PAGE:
Poruba 2018 vs. 1958
In this suburb of Ostrava, Czech Republic, there are a few things one can take a day trip to see. The tram from the center of Ostrava will get you there in about 30-40 minutes as it is only 10km away.
Once there get off at the stop for the VSB Technical University of Ostrava. This University offers bachelor, masters, and Doctoral degrees in engineering, computer science, and economic disciplines.
Adjacent to the University is the IT4Innovations National Supercomputing Lab. It is there our group was given a presentation by a young genius PhD who described in technical details what the supercomputers are and what they do.
In 2013 the first supercomputer in the Czech Republic was launched. It was named Anselm. It contains:
What do they do?
What these supercomputers calculate is extraordinary mathematical computations that help scientists determine things to help a community.
Quote: “Projects include drug design, ultrasonic wave propagation through the human body in tumour treatment, heat transmission inside planets and their moons, simulation of probes for controlling fusion reactors, precipitation outflow modelling for flood simulations, predictions of contact fatigue wear, and many others. These projects are specific and therefore require the use of the supercomputer for their computations. They cannot be computed on a PC or laptop, even if the scientists had more of them available at the same time.”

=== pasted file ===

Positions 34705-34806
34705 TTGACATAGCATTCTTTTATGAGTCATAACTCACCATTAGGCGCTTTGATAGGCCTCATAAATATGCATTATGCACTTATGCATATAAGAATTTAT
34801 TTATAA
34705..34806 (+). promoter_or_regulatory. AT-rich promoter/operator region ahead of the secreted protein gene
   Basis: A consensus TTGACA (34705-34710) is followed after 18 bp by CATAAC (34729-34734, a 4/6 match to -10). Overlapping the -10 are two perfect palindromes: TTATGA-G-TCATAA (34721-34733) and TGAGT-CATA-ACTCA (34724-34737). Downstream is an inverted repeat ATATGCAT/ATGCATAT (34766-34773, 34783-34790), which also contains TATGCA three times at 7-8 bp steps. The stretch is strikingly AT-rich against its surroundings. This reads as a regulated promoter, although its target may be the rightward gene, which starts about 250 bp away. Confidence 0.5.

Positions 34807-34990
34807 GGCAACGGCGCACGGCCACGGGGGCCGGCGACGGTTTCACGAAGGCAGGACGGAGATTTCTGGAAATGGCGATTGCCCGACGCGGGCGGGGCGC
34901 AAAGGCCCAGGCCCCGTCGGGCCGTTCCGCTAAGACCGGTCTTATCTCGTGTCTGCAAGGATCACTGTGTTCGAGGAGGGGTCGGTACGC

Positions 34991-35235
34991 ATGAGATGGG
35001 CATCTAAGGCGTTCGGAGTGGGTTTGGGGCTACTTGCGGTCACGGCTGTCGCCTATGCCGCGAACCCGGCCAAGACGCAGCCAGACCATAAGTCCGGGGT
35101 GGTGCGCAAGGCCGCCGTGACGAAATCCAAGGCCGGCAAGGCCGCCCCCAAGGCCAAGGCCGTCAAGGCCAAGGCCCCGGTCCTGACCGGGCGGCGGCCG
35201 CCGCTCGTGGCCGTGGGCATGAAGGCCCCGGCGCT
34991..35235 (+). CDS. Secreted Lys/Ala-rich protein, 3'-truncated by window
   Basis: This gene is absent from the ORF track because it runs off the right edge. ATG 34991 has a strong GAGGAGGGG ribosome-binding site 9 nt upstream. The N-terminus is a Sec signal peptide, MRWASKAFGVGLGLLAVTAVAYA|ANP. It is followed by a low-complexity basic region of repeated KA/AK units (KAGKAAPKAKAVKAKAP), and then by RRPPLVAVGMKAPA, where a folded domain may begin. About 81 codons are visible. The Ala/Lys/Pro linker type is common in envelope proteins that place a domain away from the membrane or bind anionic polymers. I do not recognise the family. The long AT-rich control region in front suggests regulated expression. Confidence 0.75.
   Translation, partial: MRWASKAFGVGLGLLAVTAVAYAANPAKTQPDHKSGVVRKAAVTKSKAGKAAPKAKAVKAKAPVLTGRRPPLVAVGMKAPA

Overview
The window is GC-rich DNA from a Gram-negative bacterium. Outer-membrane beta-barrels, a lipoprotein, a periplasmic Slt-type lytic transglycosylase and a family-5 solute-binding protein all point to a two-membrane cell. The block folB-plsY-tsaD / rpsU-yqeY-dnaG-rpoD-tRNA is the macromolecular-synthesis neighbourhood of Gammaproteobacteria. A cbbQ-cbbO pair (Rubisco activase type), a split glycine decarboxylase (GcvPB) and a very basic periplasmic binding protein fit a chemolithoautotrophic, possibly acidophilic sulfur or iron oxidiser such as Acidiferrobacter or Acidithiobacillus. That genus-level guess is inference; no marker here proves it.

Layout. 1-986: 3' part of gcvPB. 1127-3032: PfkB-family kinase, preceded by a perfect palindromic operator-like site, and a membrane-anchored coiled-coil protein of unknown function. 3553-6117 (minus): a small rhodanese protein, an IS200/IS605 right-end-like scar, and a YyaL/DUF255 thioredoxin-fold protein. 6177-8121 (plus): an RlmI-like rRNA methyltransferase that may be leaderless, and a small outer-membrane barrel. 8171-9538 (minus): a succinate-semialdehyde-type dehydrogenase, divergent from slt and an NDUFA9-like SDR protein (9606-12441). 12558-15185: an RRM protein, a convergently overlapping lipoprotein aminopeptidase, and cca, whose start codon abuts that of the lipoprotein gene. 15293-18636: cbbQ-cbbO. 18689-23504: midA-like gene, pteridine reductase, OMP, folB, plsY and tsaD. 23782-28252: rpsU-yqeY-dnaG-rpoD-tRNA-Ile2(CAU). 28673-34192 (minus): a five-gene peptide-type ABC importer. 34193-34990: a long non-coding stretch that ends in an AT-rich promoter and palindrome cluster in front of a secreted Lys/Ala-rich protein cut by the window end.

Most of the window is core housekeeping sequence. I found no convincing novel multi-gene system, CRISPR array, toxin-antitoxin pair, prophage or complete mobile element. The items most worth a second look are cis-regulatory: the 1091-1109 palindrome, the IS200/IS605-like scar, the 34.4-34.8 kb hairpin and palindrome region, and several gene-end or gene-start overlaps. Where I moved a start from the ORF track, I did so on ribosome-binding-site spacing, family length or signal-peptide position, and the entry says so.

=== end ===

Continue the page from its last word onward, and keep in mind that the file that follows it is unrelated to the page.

Thinking this would be a good tour stop for say, IT Professionals, coming over to the Czech Republic on a business trip. I asked our hostess how that could work and she said to have their company arrange a tour beforehand as it takes 2 days to get security clearance, by emailing to firstname.lastname@example.org
What is Soviet Realism?
After our mini-lecture was over we headed outside to view the Soviet Realist Architecture – at least that’s what it was coined in the 1950’s. This was soviet-built communist style housing with one exception, the Vezicky Towers.
Connected to it is the Arch or Oblouk in Czech. Designed by Soviet architects to resemble St. Petersburg style architecture. This was to give some character to the entrance of this town. If you really want to study this architecture here is an in-depth guide.
Our knowledgeable young guide, with a degree in the Polish language, pointed out to us the spikes atop the building roof edge. He said that the soviet police could act as snipers upon crowds below. We were incredulous at this bit of information. What? Why? Well, you know there was a revolution and the soviets were ousted…but I don’t think anyone was actually shot in Poruba protesting the communist rule. They cleared out. But what was left was this unique soviet architecture with its designs of young maidens holding wheat, and hammer and sickles, and the worker. All reminders of the propaganda tools for communist mindset of the proletariat.
Now in these same buildings live pensioners. Families go about their daily business as the street traffic is light. Shops and cafes adorn the bourgeoisie boulevard. One can always stop for an espresso or snack. We stopped at a bakery called Cukrarna u Babicky or Grandma’s Bakery. Here is a photo of her
We were hot and thirsty and they had a variety of naturally flavored lemonades, such as mint lemonade my favorite. Even though the sweets looked delectable it was too hot to snack and besides we were at the end of tour. Heading back to the bus stop we all caught the bus or tram we needed to get back to our hotels in Ostrava. The transportation system is efficient and runs on time. Make sure you download an IDOS app for your phone when travelling in the suburbs of Ostrava.
We also passed by the oldest Evangelical Church in the Czech Republic. Then a beautiful Catholic Church, the St. Nicholas. For a place that was once under strict communist rule in contemporary time, these churches stood the test of time and remain a historical point to the past history of Poruba.
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